An unusual tone-modulated signal was received on the Salyut-6 121.75 MHz FM voice link on 9 April 1979 in Fort Worth, Texas and again on 11 May 1979 in Stockholm, Sweden. The signal received was basically a quickly varying high-pitched tone with short and regularly spaced higher pitched segments. The signal was quickly identified as a signal channel of FM/FM telemetry using the voice transmitter as the radio link. By counting the high-pitched spikes it was found that they occurred about 60 times a minute which prompted speculation that the signal was actually some type of heartbeat monitor channel. the signal received on 11 May 1979 was therefore fed through a frequency meter, the output of which was allowed to deflect the galvo pen of a strip-chart recorder. With the advent of audio processing software in our time the signals can be shown as a software-generated image (see below) and they can clearly be seen to be an electrocardiogram. (Ordinate is frequency in Hz, abscissa is time in seconds).
A careful analysis of the recording made in Fort Worth shows that the ECG signals came from an onboard cassette recording played back through the voice link. the start of the cassette recording clearly identified the source of the ECG as being cosmonaut Ryumin. ECG telemetry was again received from Salyut-6 by Dieter Oslender in Bonn, Germany on 19 June 1979, and then became a regular feature of the Salyut-6 mission.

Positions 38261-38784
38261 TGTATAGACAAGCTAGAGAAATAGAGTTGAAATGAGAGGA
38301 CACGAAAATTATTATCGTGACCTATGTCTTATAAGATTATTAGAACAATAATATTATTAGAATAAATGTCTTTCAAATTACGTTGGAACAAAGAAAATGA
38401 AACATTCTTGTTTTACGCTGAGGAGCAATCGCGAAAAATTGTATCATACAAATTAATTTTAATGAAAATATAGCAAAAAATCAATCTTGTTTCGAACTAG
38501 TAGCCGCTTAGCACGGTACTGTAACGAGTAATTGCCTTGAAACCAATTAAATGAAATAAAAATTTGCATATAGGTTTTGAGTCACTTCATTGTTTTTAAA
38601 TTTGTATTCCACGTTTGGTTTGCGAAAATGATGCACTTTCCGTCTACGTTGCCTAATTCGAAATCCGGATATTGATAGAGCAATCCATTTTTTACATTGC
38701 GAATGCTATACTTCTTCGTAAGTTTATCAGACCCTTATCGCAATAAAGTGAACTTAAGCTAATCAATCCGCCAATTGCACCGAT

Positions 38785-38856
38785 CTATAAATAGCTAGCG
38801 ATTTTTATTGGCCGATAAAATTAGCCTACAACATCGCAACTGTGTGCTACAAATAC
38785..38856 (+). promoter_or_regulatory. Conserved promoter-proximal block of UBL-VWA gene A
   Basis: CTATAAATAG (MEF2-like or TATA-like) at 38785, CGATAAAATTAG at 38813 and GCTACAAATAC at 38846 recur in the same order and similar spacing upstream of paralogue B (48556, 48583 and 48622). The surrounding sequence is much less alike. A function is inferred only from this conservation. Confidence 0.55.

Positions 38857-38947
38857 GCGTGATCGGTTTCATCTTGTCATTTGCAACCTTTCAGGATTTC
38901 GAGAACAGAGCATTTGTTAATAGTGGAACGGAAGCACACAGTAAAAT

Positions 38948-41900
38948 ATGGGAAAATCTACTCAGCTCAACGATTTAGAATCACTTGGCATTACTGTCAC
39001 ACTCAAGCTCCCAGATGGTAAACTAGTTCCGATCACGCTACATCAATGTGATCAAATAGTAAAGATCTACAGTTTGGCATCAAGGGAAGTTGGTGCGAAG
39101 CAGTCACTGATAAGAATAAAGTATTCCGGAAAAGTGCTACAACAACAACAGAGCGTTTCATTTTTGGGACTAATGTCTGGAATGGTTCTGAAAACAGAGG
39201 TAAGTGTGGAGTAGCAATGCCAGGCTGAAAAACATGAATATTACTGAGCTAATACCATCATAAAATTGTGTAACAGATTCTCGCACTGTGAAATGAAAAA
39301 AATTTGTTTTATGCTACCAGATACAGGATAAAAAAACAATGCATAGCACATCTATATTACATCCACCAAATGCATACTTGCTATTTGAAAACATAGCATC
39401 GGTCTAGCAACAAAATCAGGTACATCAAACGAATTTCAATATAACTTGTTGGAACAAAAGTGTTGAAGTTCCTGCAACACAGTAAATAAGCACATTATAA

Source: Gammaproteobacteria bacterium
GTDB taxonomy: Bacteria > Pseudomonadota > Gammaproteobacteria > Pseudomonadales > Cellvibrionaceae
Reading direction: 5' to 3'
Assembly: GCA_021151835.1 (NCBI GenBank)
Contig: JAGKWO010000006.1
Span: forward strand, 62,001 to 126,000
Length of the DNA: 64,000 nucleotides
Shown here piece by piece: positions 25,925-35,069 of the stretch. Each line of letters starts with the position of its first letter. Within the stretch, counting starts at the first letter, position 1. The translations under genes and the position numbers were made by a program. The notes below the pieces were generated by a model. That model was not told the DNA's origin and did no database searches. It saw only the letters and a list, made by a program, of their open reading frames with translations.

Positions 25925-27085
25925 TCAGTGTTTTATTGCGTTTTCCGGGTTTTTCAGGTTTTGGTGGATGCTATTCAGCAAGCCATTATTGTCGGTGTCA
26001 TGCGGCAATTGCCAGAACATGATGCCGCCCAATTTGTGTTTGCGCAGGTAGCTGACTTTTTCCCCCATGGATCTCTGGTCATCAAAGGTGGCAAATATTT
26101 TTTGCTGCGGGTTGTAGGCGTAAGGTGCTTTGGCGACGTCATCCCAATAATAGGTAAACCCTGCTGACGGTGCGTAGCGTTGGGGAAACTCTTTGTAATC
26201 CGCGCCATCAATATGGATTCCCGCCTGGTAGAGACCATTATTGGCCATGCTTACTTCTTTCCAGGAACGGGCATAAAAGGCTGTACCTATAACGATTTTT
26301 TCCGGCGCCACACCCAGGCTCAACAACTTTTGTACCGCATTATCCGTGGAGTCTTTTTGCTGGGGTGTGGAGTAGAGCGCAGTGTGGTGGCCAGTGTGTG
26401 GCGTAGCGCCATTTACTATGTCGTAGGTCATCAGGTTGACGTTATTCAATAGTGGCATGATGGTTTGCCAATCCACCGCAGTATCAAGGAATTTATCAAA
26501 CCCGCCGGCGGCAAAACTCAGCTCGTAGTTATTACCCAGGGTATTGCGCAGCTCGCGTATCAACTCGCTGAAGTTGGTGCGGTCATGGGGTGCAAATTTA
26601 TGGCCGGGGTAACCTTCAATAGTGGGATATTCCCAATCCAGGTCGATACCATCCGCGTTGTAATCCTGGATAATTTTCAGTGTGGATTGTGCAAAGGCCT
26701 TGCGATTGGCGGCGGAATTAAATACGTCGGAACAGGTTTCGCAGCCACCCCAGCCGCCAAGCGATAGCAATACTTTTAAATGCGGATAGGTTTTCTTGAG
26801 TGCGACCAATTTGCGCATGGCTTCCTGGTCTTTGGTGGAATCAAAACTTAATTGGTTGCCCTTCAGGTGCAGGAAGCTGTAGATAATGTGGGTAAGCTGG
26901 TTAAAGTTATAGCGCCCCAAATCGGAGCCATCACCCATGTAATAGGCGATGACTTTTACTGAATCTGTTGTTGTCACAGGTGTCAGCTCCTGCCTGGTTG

Soviet sources at the time more or less confirmed that such ECG recordings have been made. In a Tass statement issued at mid-day on 11 May 1979 we can read:
"...today the cosmonauts are also working with the onboard documentation and doing physical exercises on the veloergometer and the trainer. According to the results fo the medical checks, Vladimir Lyakhov and Valery Ryumin are in good health. the commander's pulse rate is 65 beats per minute and the flight engineer's 62 beats. their blood pressure is respectively 130 by 65 and 130 by 70 mm of the mercury column.."
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